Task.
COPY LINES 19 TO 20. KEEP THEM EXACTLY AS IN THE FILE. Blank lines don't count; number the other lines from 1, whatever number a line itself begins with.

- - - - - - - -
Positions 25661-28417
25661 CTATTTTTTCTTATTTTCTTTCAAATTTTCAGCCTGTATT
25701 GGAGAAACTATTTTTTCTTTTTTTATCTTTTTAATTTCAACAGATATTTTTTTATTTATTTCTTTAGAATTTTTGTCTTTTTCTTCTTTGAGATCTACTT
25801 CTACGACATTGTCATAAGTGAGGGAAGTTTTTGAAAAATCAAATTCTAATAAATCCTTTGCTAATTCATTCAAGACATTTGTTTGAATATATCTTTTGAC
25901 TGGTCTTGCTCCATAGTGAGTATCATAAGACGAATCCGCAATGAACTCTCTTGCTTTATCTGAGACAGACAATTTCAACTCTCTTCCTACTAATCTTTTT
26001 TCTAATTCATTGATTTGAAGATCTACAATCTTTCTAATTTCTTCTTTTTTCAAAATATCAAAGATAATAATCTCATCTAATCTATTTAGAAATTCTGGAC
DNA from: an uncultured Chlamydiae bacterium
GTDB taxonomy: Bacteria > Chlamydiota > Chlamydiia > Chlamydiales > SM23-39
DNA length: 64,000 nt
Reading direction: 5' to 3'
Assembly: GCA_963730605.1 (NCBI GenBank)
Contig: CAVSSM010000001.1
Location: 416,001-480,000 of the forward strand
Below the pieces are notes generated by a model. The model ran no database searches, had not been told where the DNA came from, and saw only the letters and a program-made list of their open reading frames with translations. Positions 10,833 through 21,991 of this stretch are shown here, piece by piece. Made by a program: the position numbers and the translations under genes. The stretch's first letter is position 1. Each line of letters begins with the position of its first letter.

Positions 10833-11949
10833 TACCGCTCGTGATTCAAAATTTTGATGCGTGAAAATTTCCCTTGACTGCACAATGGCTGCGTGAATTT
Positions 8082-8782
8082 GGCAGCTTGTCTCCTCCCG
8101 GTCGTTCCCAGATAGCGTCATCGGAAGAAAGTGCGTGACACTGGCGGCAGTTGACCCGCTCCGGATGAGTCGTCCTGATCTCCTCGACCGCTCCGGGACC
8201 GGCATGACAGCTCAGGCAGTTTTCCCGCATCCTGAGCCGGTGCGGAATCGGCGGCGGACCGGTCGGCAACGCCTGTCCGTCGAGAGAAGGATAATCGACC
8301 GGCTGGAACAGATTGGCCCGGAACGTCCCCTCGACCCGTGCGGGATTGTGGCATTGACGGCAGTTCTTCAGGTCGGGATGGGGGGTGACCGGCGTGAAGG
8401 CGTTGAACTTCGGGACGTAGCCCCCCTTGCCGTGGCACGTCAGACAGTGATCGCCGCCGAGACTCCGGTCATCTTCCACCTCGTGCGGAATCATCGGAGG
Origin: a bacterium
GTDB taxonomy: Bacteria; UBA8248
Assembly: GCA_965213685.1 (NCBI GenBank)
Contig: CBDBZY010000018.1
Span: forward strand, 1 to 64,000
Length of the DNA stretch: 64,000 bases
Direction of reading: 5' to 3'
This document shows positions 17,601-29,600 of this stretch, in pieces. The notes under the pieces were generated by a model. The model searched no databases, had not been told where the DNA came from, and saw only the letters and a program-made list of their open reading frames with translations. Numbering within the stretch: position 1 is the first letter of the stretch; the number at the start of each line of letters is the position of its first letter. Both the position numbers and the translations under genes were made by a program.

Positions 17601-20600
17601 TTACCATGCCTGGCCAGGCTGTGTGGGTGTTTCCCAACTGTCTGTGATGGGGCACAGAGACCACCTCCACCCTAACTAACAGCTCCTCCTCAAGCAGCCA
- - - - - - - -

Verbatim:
8101 GTCGTTCCCAGATAGCGTCATCGGAAGAAAGTGCGTGACACTGGCGGCAGTTGACCCGCTCCGGATGAGTCGTCCTGATCTCCTCGACCGCTCCGGGACC
8201 GGCATGACAGCTCAGGCAGTTTTCCCGCATCCTGAGCCGGTGCGGAATCGGCGGCGGACCGGTCGGCAACGCCTGTCCGTCGAGAGAAGGATAATCGACC